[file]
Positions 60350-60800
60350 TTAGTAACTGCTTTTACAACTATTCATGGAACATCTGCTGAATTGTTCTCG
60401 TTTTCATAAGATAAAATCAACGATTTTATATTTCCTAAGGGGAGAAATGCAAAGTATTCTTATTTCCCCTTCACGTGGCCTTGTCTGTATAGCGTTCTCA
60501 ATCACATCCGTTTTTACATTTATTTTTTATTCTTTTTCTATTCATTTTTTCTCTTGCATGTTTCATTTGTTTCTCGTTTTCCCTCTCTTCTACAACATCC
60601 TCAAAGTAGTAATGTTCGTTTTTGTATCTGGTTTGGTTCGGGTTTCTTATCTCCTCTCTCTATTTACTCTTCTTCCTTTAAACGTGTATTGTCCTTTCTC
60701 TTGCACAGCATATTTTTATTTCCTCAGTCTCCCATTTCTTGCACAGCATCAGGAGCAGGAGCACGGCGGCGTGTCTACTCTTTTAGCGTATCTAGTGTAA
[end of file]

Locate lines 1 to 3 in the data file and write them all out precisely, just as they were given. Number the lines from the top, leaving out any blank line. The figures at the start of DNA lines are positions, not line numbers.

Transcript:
Positions 60350-60800
60350 TTAGTAACTGCTTTTACAACTATTCATGGAACATCTGCTGAATTGTTCTCG
60401 TTTTCATAAGATAAAATCAACGATTTTATATTTCCTAAGGGGAGAAATGCAAAGTATTCTTATTTCCCCTTCACGTGGCCTTGTCTGTATAGCGTTCTCA